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    ABSTRACT: A first set of shock timing, laser-plasma interaction, hohlraum energetics and hydrodynamic experiments have been performed using the first 4beams of the National Ignition Facility (NIF), in support of indirect drive Inertial Confinement Fusion (ICF) and High Energy Density Physics (HEDP). In parallel, a robust set of optical and X-ray spectrometers, interferometer, calorimeters and imagers have been activated. The experiments have been undertaken with laser powers and energies of up to 8TW and 17kJ in flattop and shaped 1–9ns pulses focused with various beam smoothing options. The experiments have demonstrated excellent agreement between measured and predicted laser-target coupling in foils and hohlraums, even when extended to a longer pulse regime unattainable at previous laser facilities, validated the predicted effects of beam smoothing on intense laser beam propagation in long scale-length plasmas and begun to test 3Dcodes by extending the study of laser driven hydrodynamic jets to 3Dgeometries.
    The European Physical Journal D 01/2007; 44(2):273-281. · 1.51 Impact Factor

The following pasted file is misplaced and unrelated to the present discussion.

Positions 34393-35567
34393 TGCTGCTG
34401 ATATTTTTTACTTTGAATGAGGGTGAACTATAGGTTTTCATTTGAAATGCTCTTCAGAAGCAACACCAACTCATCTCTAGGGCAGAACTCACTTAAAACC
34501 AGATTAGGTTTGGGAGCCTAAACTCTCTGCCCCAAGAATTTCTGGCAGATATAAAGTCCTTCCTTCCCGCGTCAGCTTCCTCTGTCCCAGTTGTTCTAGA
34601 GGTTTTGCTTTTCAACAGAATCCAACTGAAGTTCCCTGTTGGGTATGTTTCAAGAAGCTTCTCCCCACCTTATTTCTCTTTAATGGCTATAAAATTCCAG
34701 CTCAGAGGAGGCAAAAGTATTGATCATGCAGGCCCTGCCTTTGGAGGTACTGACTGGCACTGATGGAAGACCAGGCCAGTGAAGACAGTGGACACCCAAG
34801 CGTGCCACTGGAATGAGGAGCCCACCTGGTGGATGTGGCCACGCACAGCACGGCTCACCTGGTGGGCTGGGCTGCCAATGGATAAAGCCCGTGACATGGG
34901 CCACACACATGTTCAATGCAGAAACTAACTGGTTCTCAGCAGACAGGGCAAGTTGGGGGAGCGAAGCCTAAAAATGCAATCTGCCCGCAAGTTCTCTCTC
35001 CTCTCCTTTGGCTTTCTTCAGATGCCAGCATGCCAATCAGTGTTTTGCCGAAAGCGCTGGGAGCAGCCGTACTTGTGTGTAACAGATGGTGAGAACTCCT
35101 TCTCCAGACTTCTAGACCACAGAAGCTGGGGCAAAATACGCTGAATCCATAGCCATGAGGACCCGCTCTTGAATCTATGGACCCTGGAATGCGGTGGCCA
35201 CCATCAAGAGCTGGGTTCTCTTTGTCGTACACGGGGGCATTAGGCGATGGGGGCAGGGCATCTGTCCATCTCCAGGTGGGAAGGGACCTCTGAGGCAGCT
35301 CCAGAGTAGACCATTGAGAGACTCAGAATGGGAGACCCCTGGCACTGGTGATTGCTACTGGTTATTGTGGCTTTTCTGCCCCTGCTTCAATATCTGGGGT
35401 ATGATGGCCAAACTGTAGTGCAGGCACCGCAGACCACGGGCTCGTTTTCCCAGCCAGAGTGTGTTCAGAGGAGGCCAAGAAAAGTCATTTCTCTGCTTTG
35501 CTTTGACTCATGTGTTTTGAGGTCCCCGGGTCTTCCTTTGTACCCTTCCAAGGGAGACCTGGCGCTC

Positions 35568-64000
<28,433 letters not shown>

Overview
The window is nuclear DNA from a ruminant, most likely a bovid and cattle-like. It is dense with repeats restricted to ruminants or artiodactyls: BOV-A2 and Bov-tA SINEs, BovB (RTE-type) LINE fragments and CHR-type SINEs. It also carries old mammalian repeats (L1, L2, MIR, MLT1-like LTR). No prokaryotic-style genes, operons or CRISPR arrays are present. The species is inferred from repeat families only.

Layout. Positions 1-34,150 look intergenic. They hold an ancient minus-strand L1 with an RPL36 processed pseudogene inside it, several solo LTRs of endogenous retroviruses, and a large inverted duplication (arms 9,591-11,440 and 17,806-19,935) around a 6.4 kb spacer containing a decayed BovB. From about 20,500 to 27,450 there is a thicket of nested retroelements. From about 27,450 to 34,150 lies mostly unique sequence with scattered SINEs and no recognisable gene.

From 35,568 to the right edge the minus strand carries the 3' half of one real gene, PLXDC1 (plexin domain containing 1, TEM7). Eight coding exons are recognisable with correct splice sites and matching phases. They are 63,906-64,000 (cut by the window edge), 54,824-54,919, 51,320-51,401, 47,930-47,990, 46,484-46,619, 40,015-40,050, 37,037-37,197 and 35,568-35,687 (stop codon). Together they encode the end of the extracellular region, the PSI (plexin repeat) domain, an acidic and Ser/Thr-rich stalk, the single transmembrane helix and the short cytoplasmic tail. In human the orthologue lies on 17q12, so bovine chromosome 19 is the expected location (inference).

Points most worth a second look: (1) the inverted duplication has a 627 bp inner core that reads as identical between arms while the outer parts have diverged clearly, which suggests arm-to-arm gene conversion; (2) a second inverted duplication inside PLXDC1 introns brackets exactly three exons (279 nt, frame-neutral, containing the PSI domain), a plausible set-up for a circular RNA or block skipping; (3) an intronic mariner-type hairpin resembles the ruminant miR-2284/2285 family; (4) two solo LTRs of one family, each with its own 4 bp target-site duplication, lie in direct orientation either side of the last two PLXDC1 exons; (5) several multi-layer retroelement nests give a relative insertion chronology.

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    ABSTRACT: Two-dimensional simulations with the BZOHAR [B. I. Cohen, B. F. Lasinski, A. B. Langdon, and E. A. Williams, Phys. Plasmas 4, 956 (1997)] hybrid code (kinetic particle ions and Boltzmann fluid electrons) have been used to investigate the saturation of stimulated Brillouin backscatter (SBBS) instability, including the effects of ion-ion collisions and inhomogeneity. Two types of Langevin-operator, ion-ion collision models were implemented in the simulations. In both models the collisions are functions of the local ion temperature and density, but the collisions have no velocity dependence in the first model. In the second model the collisions are also functions of the energy of the ion that is being scattered so as to represent a more physical Fokker-Planck collision operator. Collisions decorrelate the ions from the acoustic waves in SBS, which disrupts ion trapping in the acoustic wave. Nevertheless, ion trapping leading to a hot ion tail and two-dimensional physics that allows the SBS ion waves to nonlinearly scatter, remain important saturation mechanisms for SBBS in a high-gain limit over a range of ion collisionality. Ion-ion collisions tend to increase ion-wave dissipation, which decreases the gain exponent for stimulated Brillouin backscattering; and the peak Brillouin backscatter reflectivities decrease with increasing collisionality in the simulations for velocity-independent collisions and very weakly decrease for the range of Fokker-Planck collisionality considered. SBS backscatter in the presence of a spatially nonuniform plasma flow is also investigated. Simulations show that, depending on the sign of the spatial gradient of the flow relative to the backscatter, ion trapping effects that produce a nonlinear frequency shift can enhance (autoresonance) reflectivities relative to anti-autoresonant configurations, in agreement with theoretical arguments.